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What Happened With Ops Lalang 33 Years Ago?

What Happened With Ops Lalang 33 Years Ago?

On 27 October 1987, the ISA was invoked to arrest over 100 people.

Anne Dorall

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Ops Lalang has shaped Malaysia to what it is today, 33 years later, even though most of us don’t remember it- or even know of it.

After all, the operation was carried out amidst controversy and was never addressed in our Sejarah textbooks.

Not That Long Ago…

On 27 October 1987, the Internal Security Act (ISA) was invoked to arrest over 100 people without trial, including NGO activists, opposition politicians, students, media reporters, artists, and others.

Furthermore, three newspapers had their publishing licenses revoked: The Star, Sin Chew Jit Poh, and Watan.

While the official reason for this drastic operation carried out by the Malaysian Special Branch and the Royal Malaysian Police is to defuse racial tension, it is widely speculated that it was a method for then-Prime Minister Tun Dr Mahathir Mohamad to remove his political opponents.

The background context, however, sounds like the issues we still face today, such as: the conflict between the vernacular Chinese schools and the Ministry of Education, NGOs criticizing government policies, the challenges to the Malay bumiputra status, and fear of forced Islamization.

Kampung Baru was where an Umno Youth rally was meant to be held, one of the igniting sparks that led to the execution of Ops Lalang.

The Aftermath

After Ops Lalang, Malaysia changed.

Freedom of press became significantly less free. While The Star, Sin Chew Jit Poh, and Watan regained their licenses and publication half a year later, newspapers began to self-censor their content over fears of ‘displeasing the government’.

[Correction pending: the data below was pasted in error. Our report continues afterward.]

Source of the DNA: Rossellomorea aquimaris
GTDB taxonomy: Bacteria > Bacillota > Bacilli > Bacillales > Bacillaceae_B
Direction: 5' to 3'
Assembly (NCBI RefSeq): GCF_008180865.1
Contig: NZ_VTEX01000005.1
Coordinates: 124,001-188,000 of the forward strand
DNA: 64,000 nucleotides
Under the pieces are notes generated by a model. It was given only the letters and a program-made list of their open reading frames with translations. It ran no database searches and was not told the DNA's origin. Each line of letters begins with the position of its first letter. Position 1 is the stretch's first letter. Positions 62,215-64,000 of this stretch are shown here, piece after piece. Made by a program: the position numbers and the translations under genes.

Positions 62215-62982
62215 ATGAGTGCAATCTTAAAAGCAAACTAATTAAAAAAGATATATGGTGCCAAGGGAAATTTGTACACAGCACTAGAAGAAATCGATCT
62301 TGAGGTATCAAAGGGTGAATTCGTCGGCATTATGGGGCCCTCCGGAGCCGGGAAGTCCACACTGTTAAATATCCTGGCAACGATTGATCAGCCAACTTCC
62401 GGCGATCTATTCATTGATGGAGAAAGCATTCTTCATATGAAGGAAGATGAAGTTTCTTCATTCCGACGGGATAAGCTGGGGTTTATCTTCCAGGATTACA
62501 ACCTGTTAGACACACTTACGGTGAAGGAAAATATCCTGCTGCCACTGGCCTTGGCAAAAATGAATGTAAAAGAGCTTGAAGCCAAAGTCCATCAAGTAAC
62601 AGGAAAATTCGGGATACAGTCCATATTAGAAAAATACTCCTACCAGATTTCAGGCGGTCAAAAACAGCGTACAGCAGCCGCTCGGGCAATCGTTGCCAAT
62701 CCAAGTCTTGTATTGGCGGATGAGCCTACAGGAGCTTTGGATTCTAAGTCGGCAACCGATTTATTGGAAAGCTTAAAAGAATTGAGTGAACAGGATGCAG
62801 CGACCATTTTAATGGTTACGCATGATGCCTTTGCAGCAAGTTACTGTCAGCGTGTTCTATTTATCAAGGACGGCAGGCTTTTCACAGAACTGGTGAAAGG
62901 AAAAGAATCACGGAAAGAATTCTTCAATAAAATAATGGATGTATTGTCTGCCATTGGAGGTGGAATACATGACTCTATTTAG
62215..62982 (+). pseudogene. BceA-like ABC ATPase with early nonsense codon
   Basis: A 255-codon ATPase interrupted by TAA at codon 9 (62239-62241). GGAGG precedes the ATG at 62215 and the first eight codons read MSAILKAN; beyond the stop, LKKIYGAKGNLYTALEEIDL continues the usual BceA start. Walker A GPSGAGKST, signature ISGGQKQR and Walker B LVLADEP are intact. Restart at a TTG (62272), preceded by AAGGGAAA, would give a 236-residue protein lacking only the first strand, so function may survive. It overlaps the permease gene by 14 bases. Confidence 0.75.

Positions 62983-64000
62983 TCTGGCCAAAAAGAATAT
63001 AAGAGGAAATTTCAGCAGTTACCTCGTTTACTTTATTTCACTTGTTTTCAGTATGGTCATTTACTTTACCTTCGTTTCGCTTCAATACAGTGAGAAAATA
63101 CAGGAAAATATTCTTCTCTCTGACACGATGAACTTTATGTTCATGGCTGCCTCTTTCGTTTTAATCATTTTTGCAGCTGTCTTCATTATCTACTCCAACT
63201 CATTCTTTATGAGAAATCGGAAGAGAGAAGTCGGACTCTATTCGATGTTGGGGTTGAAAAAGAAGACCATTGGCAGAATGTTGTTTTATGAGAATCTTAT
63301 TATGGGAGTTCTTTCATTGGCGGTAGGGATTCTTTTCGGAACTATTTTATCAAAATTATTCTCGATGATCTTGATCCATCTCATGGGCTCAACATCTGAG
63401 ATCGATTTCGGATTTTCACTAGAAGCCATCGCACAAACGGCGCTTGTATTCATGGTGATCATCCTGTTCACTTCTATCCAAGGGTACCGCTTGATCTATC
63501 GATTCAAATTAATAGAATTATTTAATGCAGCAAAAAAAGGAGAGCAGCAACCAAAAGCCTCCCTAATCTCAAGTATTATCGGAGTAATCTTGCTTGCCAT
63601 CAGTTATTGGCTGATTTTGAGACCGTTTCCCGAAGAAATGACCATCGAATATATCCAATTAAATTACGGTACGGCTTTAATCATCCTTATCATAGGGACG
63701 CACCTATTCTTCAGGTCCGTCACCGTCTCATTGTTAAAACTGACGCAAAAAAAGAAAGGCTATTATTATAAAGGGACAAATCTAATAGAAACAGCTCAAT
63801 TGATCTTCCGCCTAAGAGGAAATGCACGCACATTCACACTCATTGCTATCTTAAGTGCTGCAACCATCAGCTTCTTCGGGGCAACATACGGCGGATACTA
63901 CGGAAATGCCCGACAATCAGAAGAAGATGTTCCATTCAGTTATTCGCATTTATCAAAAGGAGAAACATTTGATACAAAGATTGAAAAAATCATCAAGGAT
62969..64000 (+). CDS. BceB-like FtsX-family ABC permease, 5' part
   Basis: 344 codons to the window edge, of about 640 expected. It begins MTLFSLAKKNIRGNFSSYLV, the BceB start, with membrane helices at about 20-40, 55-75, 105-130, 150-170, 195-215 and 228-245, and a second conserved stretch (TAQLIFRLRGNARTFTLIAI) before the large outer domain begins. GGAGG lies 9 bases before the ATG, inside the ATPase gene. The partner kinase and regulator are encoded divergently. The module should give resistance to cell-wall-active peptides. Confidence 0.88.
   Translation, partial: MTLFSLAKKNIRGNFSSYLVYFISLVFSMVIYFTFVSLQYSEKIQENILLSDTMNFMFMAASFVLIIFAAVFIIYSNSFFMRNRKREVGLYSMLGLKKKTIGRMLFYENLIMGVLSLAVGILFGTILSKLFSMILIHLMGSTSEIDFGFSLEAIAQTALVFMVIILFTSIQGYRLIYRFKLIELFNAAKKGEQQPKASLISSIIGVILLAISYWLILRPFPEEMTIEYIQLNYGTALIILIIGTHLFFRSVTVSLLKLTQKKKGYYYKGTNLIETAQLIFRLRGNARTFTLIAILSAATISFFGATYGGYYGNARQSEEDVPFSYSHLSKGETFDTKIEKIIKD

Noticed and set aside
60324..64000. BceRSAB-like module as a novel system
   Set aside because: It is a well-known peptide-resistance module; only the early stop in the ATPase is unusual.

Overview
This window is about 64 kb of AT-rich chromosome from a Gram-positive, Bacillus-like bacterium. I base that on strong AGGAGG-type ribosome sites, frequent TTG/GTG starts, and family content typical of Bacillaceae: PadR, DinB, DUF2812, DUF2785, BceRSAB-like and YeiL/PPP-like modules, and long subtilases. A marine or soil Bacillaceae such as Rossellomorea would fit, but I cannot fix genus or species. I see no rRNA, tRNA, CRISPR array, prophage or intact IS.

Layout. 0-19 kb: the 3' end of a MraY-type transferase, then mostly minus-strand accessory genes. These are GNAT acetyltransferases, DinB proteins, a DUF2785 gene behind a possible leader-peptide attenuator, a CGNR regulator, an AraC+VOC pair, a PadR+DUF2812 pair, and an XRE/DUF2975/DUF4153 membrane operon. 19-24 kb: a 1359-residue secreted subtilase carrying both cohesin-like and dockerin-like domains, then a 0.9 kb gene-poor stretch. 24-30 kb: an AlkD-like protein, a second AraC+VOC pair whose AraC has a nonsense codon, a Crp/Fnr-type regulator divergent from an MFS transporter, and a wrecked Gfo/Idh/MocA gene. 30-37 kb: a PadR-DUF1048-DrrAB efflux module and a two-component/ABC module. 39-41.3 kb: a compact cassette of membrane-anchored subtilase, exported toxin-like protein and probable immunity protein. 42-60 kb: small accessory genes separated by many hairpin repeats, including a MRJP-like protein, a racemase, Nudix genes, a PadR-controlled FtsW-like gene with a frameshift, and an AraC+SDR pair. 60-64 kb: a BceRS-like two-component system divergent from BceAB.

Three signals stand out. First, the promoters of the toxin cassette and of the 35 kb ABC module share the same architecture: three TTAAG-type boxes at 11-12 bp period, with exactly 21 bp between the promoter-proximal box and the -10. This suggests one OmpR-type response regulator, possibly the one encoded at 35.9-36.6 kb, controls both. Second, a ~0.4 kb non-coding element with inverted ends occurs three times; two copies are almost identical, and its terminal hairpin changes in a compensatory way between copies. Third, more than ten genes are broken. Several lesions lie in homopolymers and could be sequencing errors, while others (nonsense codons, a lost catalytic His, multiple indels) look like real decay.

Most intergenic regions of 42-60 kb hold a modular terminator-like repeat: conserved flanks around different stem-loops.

Government ministries and politicians would advise newspapers on how issues should be approached or avoided. More liberal discourse or criticism of the government were averted.

Other newspapers quickly learned to not publish anything that might be too provoking.

The following year in 1988, Dr. Mahathir sacked the Supreme Court judges to public outcry in what is commonly termed as the “1988 Judicial Crisis“.

We are on the road to dictatorship. I cannot see any other way… This is no democracy.

Tunku Abdul Rahman, first Prime Minister of Malaysia

Where We Are 33 Years Later

Three decades later, while things have improved considerably, that same fear of the government still lies as an undercurrent in Malaysian society.

While the ISA has since been repealed, it has been replaced by the Security Offences (Special Measures) Act 2012 (SOSMA), which has been criticized by human rights activist groups for being deeply flawed and draconian.

Human rights activists in Malaysia can still speak freely and hold rallies pre-Covid-19.

Still, freedom of press in Malaysia has returned gradually, especially since the 14th General Election in 2018.

However, many media companies often self-censor preemptively out of fear of government disapproval. Artists also face constant censorship in their political works, such as Zunar, whose Najib clown face earned him nine charges under the sedition act.

Ops Lalang is not taught in schools and there is little public discussion around it outside of human rights groups and analysis of political history. However, it may be time to learn from history so we don’t commit the same mistakes.


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